The underlying mechanism is not very well understood

Anne M. Molloy, Ph .D., Edward V. Quadros, Ph.D., Jeffrey M. Sequeira, M.S., James F. Troendle, Ph.D., John M. Scott, Sc.D., Peadar N. Kirke, F.F.P.H.M.We., and James L. Mills, M.D.: Insufficient Association between Folate-Receptor Neural-Tube and Autoantibodies Defects Although periconceptional folic acid supplementation can prevent neural-tube defects, the underlying mechanism is not very well understood. The hypothesis that embryonic uptake of folate may be impaired by circulating maternal folate-receptor autoantibodies presents a biologically plausible mechanism for the pathogenesis of folate-responsive neural-tube defects. Although the authors called for further studies to verify their results, data are limited.3 One factor that could contribute to the limited study of this question is the complex complexity of the assays in the initial report, which involved the use of folate receptors purified from human placental tissue.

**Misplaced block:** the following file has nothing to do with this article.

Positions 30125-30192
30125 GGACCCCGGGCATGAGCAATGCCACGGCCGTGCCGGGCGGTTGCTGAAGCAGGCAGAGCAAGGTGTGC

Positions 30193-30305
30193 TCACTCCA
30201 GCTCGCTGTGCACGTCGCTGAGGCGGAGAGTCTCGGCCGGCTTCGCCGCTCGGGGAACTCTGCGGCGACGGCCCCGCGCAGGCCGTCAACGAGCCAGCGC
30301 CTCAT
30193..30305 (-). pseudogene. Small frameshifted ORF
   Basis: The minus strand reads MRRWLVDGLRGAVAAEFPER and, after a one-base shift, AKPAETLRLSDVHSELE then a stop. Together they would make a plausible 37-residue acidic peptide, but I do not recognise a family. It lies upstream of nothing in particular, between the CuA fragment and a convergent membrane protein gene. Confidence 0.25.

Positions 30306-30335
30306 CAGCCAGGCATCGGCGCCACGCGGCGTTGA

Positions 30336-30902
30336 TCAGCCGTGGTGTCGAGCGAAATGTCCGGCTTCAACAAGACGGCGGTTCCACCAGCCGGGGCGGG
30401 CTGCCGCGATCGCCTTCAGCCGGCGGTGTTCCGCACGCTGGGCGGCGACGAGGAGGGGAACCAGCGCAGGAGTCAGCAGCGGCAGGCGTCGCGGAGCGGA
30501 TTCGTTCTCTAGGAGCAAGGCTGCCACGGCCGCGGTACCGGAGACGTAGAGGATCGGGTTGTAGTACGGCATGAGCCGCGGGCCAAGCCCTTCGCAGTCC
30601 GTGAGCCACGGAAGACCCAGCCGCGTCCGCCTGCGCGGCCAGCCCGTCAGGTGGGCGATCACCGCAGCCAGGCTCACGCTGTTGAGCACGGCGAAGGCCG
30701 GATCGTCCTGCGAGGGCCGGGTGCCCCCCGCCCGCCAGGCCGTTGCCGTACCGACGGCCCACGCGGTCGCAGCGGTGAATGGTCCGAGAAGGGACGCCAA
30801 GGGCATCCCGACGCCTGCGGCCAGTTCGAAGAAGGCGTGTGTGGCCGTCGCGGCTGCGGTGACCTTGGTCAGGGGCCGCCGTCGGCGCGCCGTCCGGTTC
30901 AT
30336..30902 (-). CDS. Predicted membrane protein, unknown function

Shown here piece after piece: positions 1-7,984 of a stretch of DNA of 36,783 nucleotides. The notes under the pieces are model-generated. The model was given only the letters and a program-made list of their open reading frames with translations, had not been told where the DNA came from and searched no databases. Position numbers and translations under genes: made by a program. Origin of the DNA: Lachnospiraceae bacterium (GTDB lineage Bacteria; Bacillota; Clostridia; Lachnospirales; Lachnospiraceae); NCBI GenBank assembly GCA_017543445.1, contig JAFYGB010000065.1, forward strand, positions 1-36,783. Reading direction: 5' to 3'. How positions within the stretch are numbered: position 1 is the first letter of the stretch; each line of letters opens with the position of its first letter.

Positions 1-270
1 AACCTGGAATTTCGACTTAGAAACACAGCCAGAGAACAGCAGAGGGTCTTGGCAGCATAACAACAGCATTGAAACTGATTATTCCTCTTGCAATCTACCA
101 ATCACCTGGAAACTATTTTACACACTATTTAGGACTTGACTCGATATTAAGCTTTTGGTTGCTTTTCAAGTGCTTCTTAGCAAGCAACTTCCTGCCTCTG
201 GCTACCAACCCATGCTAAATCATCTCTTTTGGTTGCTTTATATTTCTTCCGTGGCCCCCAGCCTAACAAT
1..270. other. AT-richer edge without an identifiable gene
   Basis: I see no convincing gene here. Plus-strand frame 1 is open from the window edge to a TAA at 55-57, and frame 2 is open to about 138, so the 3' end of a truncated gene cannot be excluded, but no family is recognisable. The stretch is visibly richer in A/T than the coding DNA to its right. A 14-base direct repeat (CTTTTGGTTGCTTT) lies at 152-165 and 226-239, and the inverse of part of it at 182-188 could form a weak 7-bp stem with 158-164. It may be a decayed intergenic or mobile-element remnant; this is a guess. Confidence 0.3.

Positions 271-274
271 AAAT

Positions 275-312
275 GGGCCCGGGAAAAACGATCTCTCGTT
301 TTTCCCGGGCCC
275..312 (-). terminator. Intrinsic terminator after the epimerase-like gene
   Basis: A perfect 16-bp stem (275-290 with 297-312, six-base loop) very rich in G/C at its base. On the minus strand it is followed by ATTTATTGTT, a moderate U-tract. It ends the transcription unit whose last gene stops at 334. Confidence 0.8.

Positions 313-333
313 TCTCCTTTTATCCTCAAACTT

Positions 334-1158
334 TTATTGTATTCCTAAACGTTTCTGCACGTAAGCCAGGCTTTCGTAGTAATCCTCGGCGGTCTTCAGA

Rolf Wibom, Ph.D., Francesco M. Lasorsa, Ph.D.D., Michela Barbaro, Ph.D., Fredrik H. Sterky, M.D., Thomas Kucinski, M.D., Ph.D., Karin Naess, M.D., Monica Jonsson, M.D., Ciro L. Pierri, Chem.D., Ferdinando Palmieri, M.D., and Anna Wedell, M.D., Ph.D. In humans, there are two AGC isoforms: AGC1 and AGC2. AGC1 may be the just isoform expressed in the adult central anxious system and skeletal muscle tissue.2,3 Mutations in the SLC25A13 gene, encoding AGC2, trigger type 2 citrullinemia,4 characterized by episodes of hyperammonemia5 and a liver-specific scarcity of argininosuccinate synthetase and of 1 of its substrates, aspartate . Here, we explain a complete case of AGC1 deficiency in a child who showed severe hypotonia, arrested psychomotor advancement, and seizures starting at several months of age.